HR teams can work to promote mental health awareness through educational programs and periodic reminders regarding company-sponsored mental health support.

Some organizations go one step further by offering meditation or mindfulness sessions to help workers become more “centered.” But even just having a regular public conversation about the issue can end the stigma and help employees tap into the support they need. Training your managers to respond appropriately when an employee addresses a mental health concern is also important, not just from a compliance perspective, but a culture perspective as well.

Promote Work-Life Balance

American workers came to love remote work during the pandemic, and hybrid work options remain the norm for many workers across the United States. Remote work can help workers attain the coveted work-life balance, which can improve their mental health overall and help them feel more engaged, whether at their desks or working from home.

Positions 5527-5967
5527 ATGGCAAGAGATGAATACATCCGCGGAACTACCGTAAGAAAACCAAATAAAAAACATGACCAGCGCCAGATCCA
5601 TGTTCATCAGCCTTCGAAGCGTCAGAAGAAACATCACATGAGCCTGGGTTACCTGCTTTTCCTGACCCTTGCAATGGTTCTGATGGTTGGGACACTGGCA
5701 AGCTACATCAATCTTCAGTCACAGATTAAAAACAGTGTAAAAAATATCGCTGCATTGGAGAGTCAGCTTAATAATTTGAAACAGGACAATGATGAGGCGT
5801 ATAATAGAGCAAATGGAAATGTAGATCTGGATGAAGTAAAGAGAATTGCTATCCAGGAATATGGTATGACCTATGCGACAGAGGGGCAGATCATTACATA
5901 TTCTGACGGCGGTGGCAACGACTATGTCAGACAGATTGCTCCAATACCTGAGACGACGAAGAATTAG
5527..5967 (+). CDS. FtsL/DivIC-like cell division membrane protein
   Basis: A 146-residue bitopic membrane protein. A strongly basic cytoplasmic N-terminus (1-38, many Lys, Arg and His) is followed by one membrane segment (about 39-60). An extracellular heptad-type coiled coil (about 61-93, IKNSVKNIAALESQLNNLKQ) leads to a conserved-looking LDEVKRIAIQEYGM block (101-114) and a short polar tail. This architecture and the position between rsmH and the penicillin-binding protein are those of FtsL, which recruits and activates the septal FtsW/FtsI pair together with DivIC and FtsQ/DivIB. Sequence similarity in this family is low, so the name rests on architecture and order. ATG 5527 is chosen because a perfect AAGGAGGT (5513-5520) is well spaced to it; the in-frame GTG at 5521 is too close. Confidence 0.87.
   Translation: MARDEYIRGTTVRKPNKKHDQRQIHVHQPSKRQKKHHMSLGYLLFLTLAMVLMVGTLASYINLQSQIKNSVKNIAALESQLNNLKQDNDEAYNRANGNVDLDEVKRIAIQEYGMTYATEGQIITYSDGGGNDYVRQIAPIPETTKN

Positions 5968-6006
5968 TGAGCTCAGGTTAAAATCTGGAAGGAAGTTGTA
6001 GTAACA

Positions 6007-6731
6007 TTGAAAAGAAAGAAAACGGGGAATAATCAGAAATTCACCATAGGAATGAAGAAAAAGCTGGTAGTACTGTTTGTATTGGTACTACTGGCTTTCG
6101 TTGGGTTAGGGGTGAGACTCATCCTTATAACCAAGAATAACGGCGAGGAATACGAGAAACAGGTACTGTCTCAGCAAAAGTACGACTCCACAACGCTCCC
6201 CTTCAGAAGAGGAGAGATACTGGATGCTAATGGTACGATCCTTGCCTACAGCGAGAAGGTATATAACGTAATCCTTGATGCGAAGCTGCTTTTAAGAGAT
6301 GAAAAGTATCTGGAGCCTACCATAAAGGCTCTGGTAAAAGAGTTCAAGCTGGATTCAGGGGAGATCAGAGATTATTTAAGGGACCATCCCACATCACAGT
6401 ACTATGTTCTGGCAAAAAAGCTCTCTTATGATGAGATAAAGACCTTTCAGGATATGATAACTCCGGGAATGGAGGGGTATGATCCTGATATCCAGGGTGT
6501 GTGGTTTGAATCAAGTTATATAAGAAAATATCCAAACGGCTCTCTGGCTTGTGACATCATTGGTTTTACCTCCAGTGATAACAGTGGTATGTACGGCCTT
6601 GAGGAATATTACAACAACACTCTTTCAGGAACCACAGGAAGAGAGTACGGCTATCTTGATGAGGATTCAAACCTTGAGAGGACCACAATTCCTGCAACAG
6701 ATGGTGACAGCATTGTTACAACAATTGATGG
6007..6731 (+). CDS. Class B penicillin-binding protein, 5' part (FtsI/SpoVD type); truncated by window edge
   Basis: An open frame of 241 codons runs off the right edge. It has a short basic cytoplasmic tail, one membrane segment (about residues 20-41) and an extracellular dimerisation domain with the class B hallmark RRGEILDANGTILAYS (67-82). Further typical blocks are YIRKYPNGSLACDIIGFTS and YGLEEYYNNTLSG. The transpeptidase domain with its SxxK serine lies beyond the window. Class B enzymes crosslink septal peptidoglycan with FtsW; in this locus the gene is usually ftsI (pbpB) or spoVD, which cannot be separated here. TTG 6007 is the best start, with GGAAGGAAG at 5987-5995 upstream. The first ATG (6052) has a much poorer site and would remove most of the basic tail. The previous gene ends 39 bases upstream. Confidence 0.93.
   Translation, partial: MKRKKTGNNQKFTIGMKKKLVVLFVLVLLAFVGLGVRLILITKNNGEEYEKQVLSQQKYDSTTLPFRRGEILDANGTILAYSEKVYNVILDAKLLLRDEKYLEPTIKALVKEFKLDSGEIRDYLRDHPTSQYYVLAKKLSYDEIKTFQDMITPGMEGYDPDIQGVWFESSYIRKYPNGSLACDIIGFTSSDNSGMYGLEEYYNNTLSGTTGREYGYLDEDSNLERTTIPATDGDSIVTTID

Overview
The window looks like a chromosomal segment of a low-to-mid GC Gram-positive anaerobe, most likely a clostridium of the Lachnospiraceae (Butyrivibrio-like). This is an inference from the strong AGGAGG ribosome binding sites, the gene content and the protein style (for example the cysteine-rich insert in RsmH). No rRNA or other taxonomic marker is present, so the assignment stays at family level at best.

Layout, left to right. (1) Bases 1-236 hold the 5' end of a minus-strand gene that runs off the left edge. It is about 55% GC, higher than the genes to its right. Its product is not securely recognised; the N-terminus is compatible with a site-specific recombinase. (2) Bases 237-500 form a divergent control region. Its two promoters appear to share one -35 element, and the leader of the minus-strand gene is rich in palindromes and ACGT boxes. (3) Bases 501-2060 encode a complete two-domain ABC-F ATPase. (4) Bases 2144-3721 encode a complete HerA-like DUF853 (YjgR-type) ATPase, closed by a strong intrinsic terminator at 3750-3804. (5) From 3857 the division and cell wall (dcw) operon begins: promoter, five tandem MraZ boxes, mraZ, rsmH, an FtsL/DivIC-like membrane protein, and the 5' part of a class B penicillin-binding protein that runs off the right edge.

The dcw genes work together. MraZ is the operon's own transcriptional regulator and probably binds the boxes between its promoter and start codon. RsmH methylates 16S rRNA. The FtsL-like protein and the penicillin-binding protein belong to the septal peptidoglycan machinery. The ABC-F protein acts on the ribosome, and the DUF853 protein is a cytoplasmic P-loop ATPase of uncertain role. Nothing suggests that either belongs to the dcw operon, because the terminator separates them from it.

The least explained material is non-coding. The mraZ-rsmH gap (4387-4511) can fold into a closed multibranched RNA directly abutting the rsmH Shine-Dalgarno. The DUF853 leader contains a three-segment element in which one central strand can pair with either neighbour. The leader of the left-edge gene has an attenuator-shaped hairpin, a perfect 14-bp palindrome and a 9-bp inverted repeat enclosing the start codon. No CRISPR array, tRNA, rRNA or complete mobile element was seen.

Remote work isn’t the only path to work/life balance, though. Companies can encourage flexible time off or even pay employees who choose to participate in community volunteer programs. Encouraging time away can often improve engagement and mental health.

Respond to Mental Health Disclosures

While HR staff members are not trained counselors, employees might choose to disclose their mental health concerns to them or request accommodation and support.  

HR managers and team members can respond with empathy, confidentiality, and a listening ear — though it’s also important to set clear boundaries on this topic and avoid overpromising a simple solution.

From there, you can direct the team member to the appropriate mental health resource. HR team members may continue to play a role in helping the team member adjust to the workplace and can help the employee take advantage of PTO, sick days, or other options as needed. It’s possible ADA accommodations might be appropriate, depending on the circumstance and the size of your organization.

Take a Proactive Approach

By taking a proactive approach to workplace safety, you’ll reduce workplace accidents as well as help your workers stay motivated and engaged. Don’t wait for your next workplace incident — get started today by implementing these safety and wellness tips.